This leads to our obligatory pop song coupled with images of the team’s Pokemon playing, and to be honest, it’s not all that bad. The scene is sweet but not diabetes-inducing, and the song, despite being generic pop, is actually somewhat enjoyable. While the entire sequence is clearly included for the sake of padding out the film’s length, it doesn’t feel like a complete waste of time.
It’s around this point that Deoxys, having regenerated, shows up at LaRousse and shows off the film’s budget by casting an aurora effect over the entire city even though it’s broad daylight. For some reason only Rebecca seems to think this is odd, which is why she’s the white girl that survives the horror movie.
Touched by the cheery montage, Tory invites the entire crew to the city’s greenhouse to meet his only friend, a pallette-swap of one of the Evangelion enemies.
They’re no real need for this character except as a plot device, even though it does kinda show how pathetic Tory is. It’s not a terrible effect, but it is clearly out of place, although I’ll let it slide for reasons that will be clear later.
While this is going on, Deoxys has been making copies of itself and literally stealing people in what I can only assume is a Youtube prank gone horribly wrong. This is bad for tourism, so the Professor orders the town to be evacuated, a verdict that is missed by Ash and co. as they are busy experiencing Tory’s delusions.
Rayquaza also shows up, having realized that these damn whippersnappers won’t learn a lesson if they don’t get a whuppin’. However, Deoxys demonstrates the strategy of anyone that has actually learned to play a fighting game and puts up a shield, namely an enormous one that encompasses the entire city.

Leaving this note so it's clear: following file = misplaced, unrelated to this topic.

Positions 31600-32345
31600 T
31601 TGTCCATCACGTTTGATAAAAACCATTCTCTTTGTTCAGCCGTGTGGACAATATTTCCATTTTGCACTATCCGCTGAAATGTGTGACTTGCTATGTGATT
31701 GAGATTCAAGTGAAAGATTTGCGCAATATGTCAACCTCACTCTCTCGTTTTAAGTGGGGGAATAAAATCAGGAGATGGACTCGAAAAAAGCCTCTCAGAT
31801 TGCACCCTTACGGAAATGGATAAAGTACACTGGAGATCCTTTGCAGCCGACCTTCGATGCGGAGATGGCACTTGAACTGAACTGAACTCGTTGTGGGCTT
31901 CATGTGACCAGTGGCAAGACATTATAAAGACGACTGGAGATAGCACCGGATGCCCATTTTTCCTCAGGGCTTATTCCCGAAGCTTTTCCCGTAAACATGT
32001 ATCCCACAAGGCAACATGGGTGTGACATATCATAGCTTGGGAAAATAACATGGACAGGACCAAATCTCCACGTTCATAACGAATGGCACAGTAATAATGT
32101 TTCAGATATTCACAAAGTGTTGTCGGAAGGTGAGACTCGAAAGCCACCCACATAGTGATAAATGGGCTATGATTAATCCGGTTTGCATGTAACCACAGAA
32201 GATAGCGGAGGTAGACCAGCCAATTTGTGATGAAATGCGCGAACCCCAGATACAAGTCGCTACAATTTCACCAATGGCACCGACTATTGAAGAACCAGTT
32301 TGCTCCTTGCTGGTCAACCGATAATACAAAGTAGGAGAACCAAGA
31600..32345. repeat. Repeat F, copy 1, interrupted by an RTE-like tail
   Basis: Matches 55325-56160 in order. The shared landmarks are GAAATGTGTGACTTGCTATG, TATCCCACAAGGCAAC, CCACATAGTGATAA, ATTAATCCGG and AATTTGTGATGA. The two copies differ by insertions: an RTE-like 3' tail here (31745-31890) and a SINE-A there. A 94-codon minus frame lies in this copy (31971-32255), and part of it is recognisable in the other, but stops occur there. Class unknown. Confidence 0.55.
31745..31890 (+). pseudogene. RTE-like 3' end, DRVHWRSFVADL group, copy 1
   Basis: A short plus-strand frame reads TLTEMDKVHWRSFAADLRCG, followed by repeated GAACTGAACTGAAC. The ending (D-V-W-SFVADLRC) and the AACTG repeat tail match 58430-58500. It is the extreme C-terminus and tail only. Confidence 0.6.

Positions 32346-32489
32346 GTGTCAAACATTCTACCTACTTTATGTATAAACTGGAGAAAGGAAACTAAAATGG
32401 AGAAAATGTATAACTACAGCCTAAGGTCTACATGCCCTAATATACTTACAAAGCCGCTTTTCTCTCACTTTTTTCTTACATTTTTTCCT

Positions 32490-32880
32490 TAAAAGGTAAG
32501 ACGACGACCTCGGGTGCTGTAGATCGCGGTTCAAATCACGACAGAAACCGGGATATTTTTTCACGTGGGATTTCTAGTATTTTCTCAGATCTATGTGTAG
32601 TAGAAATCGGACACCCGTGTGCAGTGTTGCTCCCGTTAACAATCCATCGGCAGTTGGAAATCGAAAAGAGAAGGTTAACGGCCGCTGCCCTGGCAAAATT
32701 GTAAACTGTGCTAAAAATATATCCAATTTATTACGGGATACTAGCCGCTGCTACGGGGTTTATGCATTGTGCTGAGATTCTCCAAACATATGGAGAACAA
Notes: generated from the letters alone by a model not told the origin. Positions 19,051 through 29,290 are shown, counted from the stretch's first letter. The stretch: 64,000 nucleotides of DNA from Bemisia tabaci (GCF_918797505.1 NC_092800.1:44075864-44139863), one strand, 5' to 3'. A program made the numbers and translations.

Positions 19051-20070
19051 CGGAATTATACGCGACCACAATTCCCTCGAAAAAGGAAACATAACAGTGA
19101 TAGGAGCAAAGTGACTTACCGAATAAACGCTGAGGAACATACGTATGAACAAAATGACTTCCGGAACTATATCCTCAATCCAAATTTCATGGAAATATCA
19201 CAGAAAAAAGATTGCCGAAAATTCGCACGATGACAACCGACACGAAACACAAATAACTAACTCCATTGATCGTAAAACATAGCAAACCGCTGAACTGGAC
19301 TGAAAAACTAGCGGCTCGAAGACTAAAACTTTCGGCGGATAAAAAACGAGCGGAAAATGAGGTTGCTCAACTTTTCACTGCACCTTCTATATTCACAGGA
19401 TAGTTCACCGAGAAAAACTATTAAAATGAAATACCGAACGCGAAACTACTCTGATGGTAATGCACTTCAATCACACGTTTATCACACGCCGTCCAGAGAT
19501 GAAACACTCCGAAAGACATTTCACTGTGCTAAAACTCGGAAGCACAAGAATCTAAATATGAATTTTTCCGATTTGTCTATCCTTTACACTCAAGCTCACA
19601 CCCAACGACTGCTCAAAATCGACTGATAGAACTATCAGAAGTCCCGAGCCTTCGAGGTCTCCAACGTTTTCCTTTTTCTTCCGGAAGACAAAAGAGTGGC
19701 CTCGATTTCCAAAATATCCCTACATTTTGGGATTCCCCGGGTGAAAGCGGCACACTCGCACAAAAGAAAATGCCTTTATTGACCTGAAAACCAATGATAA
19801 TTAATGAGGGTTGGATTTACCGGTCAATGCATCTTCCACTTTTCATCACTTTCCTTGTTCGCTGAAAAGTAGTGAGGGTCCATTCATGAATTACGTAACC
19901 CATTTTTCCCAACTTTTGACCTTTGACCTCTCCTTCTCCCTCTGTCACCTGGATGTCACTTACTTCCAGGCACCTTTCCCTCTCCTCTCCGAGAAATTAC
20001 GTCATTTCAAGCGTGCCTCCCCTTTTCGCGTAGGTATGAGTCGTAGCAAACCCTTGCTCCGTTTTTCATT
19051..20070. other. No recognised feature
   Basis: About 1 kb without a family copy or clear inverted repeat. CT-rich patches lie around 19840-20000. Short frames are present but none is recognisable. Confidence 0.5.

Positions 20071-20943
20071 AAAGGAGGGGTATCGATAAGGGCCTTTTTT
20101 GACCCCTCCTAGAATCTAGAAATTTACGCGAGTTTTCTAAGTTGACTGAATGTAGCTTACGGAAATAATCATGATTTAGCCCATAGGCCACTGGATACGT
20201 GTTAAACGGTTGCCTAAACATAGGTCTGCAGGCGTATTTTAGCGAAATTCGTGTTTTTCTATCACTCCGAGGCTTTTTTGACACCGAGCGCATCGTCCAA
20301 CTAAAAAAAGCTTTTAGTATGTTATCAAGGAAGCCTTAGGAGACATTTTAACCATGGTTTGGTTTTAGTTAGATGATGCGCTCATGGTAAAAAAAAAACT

Having realized that something is amiss, the group goes outside to see a city in chaos and Deoxys continuing to prank anything with a pulse. Most of the named characters manage to hide in the nearby laboratory, but Sid is taken by the hoard.
It’s around this point that the movie shifts its tone from “adventure” to “survival horror”. And it’s a bit of a welcome change, if I’m being honest. The past three films had all fallen into the pattern of the team meeting a friendly (that is, marketable) legendary, and having one that’s presented as a legitimate threat brings a greater sense of tension to the forefront. Hell, they even address the whole supplies issue, given that the main power grid is down.
In a slightly related manner, the fact that they have no power allows them to really enforce a sense of world-building, since apparently Pokeballs utilize centralized power (don’t ask me how that works). The constant presence of the Pokemon as a result of them requires the writers to actually use them somewhat, and as a result the end product feels like it legitimately takes place in the Pokemon world, rather than being a generic action movie that just so happens to involve Pokemon.
Also this means that there’s just a Blaziken running around with everyone else and I think that’s hilarious.